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Decoding Narendra Modi's foreign policy: Focus economy, no lobbying for UNSC seat and drop NAM

Thursday, 5 June 2014 - 6:30am IST | Place: New Delhi | Agency: dna

  • Modi is likely to use the power of economy to influence neighbours

After an impressive diplomatic start with neighbours last week, Prime Minister Narendra Modi's foreign policy will be driven by economic growth, with focus on the East and deep Southwards rather than fixating on the West and overtly remaining Pakistan centric. Experts, who have interacted with the new Prime Minister on the issue, believe Japan is emerging as a thrust area, but not at the cost of China, which will also find due place.

The chairman of BJP's foreign affairs cell Shashadari Chari, MP Tarun Vijay alongwith senior journalists Sanjay Baru and Ashok Malik, while deciphering the new government's foreign policy, agreed that Modi will clear road blocks and will not allow to fritter gains for want of indecisiveness that plagued the previous Manmohan Singh government, even while maintaining continuity of core principles.

Further, in the midst of his election campaign, Modi had asked his advisors not to include anything impracticable in the poll manifesto that he cannot deliver, even on foreign policy issues. "The manifesto has deliberately omitted the NAM and the promise of a permanent seat at the UN Security Council at the behest of Modi," revealed Ashok Malik.

His (Modi's) idea is that once you are economically strong, you will automatically find places at high clubs like the UNSC, etc. Like the previous government, which spent millions on diplomatic lobbying, Modi government will not make any extra effort, but will concentrate on building its own strengths.

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"PM Modi's emphasis on economy and defining principles of 5Ts (trade, talent, technology, tourism and tradition) will guide his foreign policy, which requires stability in the neighbourhood and global alliances," said Sanjay Baru, author and media advisor to former prime minister Manmohan Singh. All the experts agreed that Japan will emerge as a key player keeping in view Modi's bonhomie with Japanese companies and their role in building Gujarat.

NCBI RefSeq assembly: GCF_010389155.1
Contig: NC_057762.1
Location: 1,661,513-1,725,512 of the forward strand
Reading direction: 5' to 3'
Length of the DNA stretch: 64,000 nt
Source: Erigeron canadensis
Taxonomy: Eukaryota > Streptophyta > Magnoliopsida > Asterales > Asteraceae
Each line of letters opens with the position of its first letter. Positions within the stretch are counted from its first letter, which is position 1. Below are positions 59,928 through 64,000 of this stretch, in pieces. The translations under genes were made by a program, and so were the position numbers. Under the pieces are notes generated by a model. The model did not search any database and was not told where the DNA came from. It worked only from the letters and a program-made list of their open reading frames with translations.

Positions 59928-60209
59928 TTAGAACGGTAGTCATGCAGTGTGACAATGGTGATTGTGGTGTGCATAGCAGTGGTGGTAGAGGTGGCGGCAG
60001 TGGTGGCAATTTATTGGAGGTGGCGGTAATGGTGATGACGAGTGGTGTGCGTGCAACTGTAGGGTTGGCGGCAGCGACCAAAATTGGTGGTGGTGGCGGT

Shashadari Chari felt that while keeping core principles intact, the Modi government will be different in formulating the response mechanism, lacking in the previous government. A fine balance will be maintained while extending relations with Japan and China, the same will be done with Israel and the Gulf countries for the sake of energy security.

Writer Ashok Malik emphasised that rather than using coercive mechanism, the new Prime Minister was inclined to use the power of economy to influence neighbours to partner India. And unlike the Manmohan Singh government, where foreign policy was Delhi-centric, Modi intends to use the chief ministers of border states, such as Punjab chief minister for Punjab-to-Punjab, Gujarat chief minister for Porbhandar-Karachi and West Bengal chief minister for Bengal-to-Bengal cooperation and so on. Another dissimilarity from Singh's times is that rather than being a dreamer (for Singh's statement of having breakfast in Amritsar, lunch in Lahore and dinner in Kabul), Modi will be a real-world man and pursue domestic strengths to carry forward foreign policy.

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